KANSAS CITY, Mo. -- Wichita State had been having trouble getting started, stumbling against overmatched teams such as William & Mary and Tennessee State before pulling away in the second half.
The Shockers didn't waste any time putting away DePaul on Monday night.
Led by 21 points from Ron Baker and 17 from Tekele Cotton, the No. 12 Shockers used a big first-half run to seize control. Wichita State coasted over the final 20 minutes to a 90-72 victory in the semifinals of the CBE Classic.
"Well, we didn't play great in the second half," Shockers coach Gregg Marshall said. "It's a 40-minute game, and the objective is to score more points than they do in the full 40 minutes, and tonight we were a first-half team."
Cleanthony Early added 15 points for the Shockers (6-0), who knocked off the Blue Demons last year during a tournament in Cancun before marching all the way to the Final Four.
They're proving that inspired NCAA tournament run was no fluke. Wichita State has barely been tested this season, though that should change Tuesday night. The Shockers will face BYU, which held off Texas 86-82 earlier in the night, in the tournament title game.
"They play as fast as any team I've coached against, maybe ever. They really push that ball, and they have so many weapons," Marshall said. "These games are going to steadily get harder."
Brandon Young had 16 points and Tommy Hamilton scored 14 for DePaul (3-2), which has lost 44 consecutive games against Top 25 teams since beating Villanova in 2008.
"We turned it over a few times untimely, didn't score and they just kept plodding along," DePaul coach Oliver Purnell said. "It's hard to guard them."
Cheered on by former Wichita State star Xavier McDaniel, who was inducted into the College Basketball Hall of Fame on Sunday, the Shockers used a 16-0 first-half spree to take command.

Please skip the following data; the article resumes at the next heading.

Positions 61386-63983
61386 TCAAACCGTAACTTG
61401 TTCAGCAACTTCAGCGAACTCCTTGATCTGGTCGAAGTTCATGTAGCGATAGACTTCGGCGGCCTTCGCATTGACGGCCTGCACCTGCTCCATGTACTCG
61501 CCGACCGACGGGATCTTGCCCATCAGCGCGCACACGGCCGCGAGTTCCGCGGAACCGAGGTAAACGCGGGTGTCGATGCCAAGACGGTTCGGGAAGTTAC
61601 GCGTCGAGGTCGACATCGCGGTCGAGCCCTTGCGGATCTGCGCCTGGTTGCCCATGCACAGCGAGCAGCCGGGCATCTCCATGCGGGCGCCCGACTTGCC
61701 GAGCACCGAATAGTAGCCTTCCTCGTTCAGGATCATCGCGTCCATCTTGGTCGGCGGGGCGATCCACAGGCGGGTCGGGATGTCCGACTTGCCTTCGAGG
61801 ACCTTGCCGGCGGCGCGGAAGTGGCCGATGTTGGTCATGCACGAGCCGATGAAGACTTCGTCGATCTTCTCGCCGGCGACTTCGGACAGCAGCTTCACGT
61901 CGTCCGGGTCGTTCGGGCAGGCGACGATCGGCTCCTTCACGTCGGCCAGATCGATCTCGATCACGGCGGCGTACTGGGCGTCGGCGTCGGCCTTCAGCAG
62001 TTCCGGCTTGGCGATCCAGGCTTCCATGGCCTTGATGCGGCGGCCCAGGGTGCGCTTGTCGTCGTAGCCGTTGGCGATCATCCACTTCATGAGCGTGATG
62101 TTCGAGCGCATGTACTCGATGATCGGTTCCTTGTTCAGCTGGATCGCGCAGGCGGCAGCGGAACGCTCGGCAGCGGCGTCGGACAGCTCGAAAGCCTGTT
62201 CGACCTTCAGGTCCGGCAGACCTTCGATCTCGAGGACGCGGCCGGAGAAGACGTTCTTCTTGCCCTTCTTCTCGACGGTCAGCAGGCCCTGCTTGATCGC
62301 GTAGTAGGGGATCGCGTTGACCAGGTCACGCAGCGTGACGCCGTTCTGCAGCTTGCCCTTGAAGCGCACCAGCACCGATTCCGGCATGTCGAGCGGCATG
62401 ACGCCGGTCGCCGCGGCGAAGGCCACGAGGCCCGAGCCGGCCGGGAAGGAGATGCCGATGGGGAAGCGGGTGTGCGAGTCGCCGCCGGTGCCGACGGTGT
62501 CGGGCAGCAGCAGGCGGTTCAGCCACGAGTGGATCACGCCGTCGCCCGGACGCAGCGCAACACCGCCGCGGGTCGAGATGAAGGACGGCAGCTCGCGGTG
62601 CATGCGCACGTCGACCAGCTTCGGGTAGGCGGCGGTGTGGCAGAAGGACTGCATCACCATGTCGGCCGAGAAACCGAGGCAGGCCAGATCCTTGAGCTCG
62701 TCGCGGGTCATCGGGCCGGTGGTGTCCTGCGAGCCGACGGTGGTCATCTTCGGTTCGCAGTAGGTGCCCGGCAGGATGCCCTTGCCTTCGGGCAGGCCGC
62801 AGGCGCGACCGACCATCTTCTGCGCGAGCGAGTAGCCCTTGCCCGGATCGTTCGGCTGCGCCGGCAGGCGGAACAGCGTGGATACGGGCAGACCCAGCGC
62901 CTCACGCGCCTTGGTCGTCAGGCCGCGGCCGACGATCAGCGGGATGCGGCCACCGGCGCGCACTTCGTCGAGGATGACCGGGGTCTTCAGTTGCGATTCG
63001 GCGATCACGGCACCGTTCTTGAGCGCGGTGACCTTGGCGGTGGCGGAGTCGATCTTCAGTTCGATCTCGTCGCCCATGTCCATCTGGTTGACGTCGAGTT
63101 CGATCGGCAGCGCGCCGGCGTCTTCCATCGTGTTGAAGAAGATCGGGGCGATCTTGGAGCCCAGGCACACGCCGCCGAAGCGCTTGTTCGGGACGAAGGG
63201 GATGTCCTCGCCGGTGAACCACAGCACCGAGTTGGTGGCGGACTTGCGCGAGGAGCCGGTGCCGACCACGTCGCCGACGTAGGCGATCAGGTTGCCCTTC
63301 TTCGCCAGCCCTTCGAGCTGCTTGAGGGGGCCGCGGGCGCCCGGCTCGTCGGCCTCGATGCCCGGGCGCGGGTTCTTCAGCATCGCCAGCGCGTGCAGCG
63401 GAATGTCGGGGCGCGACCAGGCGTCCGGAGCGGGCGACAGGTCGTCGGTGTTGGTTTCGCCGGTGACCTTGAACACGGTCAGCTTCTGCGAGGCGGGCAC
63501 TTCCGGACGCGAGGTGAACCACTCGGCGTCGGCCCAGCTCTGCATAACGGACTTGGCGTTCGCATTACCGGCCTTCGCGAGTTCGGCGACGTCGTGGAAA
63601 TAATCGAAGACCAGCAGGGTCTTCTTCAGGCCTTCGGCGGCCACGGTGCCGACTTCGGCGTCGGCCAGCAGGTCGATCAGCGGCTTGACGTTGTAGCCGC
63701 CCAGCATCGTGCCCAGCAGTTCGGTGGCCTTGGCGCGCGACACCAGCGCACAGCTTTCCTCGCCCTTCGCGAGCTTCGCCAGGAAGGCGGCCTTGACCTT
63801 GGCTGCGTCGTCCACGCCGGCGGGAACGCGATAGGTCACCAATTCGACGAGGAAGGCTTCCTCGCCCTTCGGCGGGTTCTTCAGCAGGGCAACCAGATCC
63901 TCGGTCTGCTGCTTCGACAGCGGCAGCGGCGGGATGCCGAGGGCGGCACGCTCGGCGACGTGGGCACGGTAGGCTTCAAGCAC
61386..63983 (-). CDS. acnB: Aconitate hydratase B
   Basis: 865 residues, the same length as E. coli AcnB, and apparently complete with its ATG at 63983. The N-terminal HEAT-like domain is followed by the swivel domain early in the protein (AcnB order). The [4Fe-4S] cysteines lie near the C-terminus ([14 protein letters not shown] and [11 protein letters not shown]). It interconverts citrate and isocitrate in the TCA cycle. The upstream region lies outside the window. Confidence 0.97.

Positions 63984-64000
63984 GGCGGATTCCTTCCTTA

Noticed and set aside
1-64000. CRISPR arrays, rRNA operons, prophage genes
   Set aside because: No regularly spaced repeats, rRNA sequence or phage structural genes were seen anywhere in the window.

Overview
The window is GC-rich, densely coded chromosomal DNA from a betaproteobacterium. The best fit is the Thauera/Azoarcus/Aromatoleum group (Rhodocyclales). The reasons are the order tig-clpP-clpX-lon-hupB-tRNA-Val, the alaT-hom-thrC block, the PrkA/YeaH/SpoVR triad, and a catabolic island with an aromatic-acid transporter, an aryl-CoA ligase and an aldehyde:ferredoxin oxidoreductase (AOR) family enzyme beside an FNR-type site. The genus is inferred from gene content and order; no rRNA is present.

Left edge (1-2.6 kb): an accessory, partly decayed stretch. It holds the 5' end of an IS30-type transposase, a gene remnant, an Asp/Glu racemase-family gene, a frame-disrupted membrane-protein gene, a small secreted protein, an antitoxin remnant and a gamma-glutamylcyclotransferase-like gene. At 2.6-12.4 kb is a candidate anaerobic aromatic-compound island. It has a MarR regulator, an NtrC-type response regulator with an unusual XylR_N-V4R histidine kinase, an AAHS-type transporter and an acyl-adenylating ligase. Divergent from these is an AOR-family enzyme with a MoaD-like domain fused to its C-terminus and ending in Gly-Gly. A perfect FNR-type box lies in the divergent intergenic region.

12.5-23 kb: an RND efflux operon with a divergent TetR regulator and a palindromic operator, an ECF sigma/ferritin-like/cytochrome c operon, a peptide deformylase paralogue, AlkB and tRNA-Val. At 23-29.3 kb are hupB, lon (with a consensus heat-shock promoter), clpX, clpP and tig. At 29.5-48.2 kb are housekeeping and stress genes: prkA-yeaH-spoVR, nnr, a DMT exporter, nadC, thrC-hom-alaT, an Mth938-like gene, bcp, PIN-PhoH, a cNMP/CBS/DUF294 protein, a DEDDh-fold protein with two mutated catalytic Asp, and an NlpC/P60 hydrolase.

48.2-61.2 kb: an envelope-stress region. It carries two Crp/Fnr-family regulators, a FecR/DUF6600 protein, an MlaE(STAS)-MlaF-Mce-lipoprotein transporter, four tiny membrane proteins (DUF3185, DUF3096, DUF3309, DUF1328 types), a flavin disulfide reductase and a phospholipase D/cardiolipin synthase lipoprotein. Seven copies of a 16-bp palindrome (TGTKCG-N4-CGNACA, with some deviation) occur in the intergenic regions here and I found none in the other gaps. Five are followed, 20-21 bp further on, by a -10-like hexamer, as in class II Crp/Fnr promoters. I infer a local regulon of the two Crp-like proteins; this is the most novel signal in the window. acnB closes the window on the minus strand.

Baker started the run spanning about 5 minutes with a pair of free throws, and Early knocked down a 3-pointer. But for the most part, the Shockers did their damage by slicing through the lane, taking advantage of the slower DePaul perimeter players for some easy layups.
Of course, they also took advantage of tighter rules against hand checking.
"We were using some ball screens," Marshall said. "The key was getting to the rim and putting them in stressful situations with the ball screens."
Fred VanVleet went to the rim to make it 32-21 before Purnell called a timeout midway through the first half. Moments later, Baker did the same thing and Cotton was there to clean up his miss, prompting Purnell to burn another timeout with the lead 38-21.
DePaul tried to get back into the game, trimming its deficit to 46-34 with about 2 minutes left in the first half, but the Shockers scored the final six points. They capped the run with two free throws by Early with 2.4 seconds left following a foul about 90 feet from the basket.
Purnell stalked after his team to the locker room, his jaw clenched tightly.
"I mean, they went on a run and we went dry," Purnell said. "Neither team was stopping the other, and they shot at a high clip all night long."
The game turned into a sluggish, disjointed affair in the second half, and for a while the Blue Demons took advantage of it. Young's basket with 10:56 left got DePaul to 64-51 and energized the few dozen fans wearing blue and red who'd been sitting most of the game.
The Shockers made them slouch back down in short order.
Wichita State made good on four straight trips to the foul line, and then Baker resumed going to the basket. He followed up a layup with a nifty reverse layup with just more than 8 minutes remaining, extending the lead to 72-52 and essentially putting the game away.
Wichita State, buoyed by a large contingent that made the 3-hour drive north on Interstate 35 to Kansas City's Sprint Center, cruised down the stretch to the easy victory. It moved Marshall within 10 of matching Gene Smithson (155) for the second-most wins in school history. Ralph Miller holds the record with 220.
"Just in the environment, we were joking around in shootaround, it kind of reminded us of the NCAA tournament run and the whole setting, and we just kind of fed off that," Early said.